Officials say at least 12 people have been killed in the cities of Cairo and Suez and 2,500 others have been hurt since protests broke out Thursday.

Some Egyptians believe remnants of ousted president Hosni Mubarak's government were behind the Port Said violence and see it as part of a plot to create chaos to reassert influence.

In another development Sunday, saboteurs attacked a gas pipeline that crosses the Sinai Peninsula, the 12th such attack in the year since Mr. Mubarak resigned. The explosion halted exports to neighboring Israel and Jordan.

You May Like

Video VOA Reporter Tours Devastated Peshawar School

Islamist militants wearing military uniforms and strapped with explosives attacked a military run school Tuesday in the northwestern Pakistani city of Peshawar. At least 141 people were killed in the horrific attack, most of them young students. More

Video Sudan School Becomes Target of Aerial Attacks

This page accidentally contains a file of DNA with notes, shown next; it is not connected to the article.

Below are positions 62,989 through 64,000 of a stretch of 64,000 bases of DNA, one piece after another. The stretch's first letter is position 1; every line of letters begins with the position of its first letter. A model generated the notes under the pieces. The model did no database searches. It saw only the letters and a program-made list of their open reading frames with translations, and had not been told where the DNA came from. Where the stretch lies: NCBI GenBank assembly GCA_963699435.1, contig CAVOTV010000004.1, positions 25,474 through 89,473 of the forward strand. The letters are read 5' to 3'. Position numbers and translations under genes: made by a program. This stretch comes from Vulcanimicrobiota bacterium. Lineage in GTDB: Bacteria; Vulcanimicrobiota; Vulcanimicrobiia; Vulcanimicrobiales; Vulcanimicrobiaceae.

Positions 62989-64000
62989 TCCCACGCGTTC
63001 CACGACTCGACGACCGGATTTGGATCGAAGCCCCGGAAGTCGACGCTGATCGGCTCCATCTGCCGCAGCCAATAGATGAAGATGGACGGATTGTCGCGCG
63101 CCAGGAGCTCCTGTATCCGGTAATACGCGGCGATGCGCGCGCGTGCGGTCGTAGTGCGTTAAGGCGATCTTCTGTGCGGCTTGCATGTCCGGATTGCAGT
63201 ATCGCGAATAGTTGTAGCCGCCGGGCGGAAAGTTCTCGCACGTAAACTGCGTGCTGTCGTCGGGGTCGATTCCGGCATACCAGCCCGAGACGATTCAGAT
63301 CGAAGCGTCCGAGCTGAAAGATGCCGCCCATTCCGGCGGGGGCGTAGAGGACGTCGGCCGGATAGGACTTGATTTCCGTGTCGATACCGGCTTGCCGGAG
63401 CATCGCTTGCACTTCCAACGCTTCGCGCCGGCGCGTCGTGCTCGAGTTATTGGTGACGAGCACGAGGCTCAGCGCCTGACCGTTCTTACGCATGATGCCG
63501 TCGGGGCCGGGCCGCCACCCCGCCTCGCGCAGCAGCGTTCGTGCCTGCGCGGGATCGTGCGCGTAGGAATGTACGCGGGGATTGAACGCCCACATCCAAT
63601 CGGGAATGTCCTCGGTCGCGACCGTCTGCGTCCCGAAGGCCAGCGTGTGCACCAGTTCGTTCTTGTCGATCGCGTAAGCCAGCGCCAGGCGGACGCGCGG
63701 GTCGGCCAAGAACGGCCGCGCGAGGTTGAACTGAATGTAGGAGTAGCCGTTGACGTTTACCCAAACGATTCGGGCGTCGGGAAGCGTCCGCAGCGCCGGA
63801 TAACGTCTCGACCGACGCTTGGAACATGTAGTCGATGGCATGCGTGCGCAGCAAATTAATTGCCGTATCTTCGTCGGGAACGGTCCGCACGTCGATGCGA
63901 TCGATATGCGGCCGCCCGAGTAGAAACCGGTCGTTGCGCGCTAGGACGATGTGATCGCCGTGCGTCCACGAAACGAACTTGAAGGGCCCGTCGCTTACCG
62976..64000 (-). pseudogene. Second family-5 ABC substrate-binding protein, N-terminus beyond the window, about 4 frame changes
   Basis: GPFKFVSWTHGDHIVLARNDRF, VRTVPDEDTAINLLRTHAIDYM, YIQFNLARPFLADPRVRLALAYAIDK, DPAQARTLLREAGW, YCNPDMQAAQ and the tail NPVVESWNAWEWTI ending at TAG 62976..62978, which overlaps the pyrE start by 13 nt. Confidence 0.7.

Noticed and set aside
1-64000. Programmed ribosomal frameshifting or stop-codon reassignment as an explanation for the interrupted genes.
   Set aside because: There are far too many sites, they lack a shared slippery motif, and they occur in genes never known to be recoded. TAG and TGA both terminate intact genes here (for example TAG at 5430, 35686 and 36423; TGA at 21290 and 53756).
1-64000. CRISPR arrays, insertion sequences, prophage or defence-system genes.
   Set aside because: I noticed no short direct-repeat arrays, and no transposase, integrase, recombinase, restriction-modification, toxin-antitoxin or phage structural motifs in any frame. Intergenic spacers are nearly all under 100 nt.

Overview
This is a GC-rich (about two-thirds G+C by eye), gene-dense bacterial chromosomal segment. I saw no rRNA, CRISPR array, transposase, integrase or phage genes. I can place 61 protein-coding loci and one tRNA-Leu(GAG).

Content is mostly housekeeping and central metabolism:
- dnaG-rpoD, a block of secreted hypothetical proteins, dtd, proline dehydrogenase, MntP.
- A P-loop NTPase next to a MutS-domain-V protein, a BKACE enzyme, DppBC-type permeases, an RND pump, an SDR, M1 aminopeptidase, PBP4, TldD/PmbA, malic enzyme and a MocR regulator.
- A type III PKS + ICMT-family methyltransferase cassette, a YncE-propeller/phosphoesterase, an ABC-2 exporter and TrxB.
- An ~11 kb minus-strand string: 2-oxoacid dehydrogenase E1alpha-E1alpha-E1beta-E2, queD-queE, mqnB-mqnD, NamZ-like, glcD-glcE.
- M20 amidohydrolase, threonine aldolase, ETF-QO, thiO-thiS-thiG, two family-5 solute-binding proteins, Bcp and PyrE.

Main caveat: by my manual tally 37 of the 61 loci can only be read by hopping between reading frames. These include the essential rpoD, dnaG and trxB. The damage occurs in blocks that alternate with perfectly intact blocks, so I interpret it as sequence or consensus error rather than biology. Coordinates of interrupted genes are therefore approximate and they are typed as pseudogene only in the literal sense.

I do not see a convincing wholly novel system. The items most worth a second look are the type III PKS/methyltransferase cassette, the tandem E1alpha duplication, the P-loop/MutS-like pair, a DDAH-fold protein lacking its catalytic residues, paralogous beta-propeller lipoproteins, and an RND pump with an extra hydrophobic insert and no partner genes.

Dropout rate at an all-time high in South Kordofan state because many schools have been destroyed during 3-year civil war More

Tennessee Songbirds Fly Coop Long Before Tornadoes Arrive

Researchers say birds apparently alerted to danger by sounds at frequencies below range of human hearing More

This forum has been closed.
Comments
     
There are no comments in this forum. Be first and add one

Featured Videos

Your JavaScript is turned off or you have an old version of Adobe's Flash Player. Get the latest Flash player.
Sudan School Becomes Target of Aerial Attacksi
X
December 19, 2014 12:45 AM
The school dropout rate is at an all-time high in Sudan's South Kordofan state because many schools have been destroyed during the three-year civil war between the government and SPLA-N rebel forces. Adam Bailes visited Sudan's Nuba Mountains' region and reports many children are simply too scared to go to school
Video

Video Sudan School Becomes Target of Aerial Attacks

The school dropout rate is at an all-time high in Sudan's South Kordofan state because many schools have been destroyed during the three-year civil war between the government and SPLA-N rebel forces. Adam Bailes visited Sudan's Nuba Mountains' region and reports many children are simply too scared to go to school
Video

Video VOA Reporter Tours Devastated Peshawar School